It's the "hello world" of IoT: blinking an LED.
It's making the connection, seeing if it works.
I began with the book, reading the basic theory behind physical computing. Then I switched over to an actual, real life Arduino board, which I had ordered.
I followed the instructions, plugged in a few things, copied some code, and -- yes -- made the LED on the Arduino board blink according to a pattern I chose.
It was rudimentary, but it brought together physical and digital computing in a vivid way.
Directing electrons around a small plate of fiberglass and epoxy, making them do what you want them to do -- that's exciting and illuminating in a quiet way: an epiphany that requires only a laptop computer, a few electronic parts, and a book held open with a jar of honey (this was all taking place on the kitchen table).
That's one reason why Arduinos are so popular. They unpack what has traditionally been tightly jammed together into circuit boards: unlabelled and unexplained.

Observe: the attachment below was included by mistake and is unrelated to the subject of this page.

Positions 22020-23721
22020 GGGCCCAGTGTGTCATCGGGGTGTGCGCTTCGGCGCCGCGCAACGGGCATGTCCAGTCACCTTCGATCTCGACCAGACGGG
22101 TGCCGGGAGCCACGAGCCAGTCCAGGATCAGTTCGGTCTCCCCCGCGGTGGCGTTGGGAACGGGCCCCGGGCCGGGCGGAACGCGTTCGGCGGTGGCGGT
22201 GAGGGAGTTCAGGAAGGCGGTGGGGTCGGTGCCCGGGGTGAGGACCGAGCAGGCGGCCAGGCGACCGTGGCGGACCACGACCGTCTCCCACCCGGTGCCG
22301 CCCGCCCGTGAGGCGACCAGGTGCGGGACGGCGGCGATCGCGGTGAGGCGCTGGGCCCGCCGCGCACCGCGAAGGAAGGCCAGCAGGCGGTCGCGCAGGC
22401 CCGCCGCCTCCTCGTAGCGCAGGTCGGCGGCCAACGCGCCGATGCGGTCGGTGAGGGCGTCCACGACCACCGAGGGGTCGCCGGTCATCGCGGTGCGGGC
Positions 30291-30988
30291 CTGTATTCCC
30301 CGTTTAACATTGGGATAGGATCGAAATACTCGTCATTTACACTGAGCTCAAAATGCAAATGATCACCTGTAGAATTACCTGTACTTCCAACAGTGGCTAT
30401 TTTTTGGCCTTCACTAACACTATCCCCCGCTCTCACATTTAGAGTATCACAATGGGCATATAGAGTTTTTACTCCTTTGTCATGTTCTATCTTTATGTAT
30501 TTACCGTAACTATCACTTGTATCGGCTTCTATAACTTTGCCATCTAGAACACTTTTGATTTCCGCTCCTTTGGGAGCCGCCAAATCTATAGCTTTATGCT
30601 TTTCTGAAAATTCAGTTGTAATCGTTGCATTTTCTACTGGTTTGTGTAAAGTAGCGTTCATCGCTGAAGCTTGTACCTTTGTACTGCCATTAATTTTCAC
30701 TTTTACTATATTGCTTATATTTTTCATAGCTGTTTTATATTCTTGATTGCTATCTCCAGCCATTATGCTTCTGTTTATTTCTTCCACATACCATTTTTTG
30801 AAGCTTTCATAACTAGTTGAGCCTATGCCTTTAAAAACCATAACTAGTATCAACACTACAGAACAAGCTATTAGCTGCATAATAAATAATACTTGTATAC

Take the cover off a cheap electronic gadget, and there's a circuit board in there, alright, but what the hell's going on with it? How does it work?
The creator has no interest in telling you. In fact, there are plenty of reasons not to explain it. Starting with: Why help competitors copy it?
The non-profit, open source Arduino is different: everything is explained, to just about whatever level you want to drill down to.
That's why it's so rewarding, intellectually, to monkey with an open source electronic circuit board: to take it apart, physically and mentally -- even if you only do it a few times before you stash the whole project away in a drawer forever.
The same payoff is available for the Particle Photon: when you buy a basic kit, and work through Particle's simple Blink an LED instructions.
BTW, a "Blink an LED" variation can be found on Hackster.io. This one ups the game to three LEDs.
But I could, and should, aim higher than that.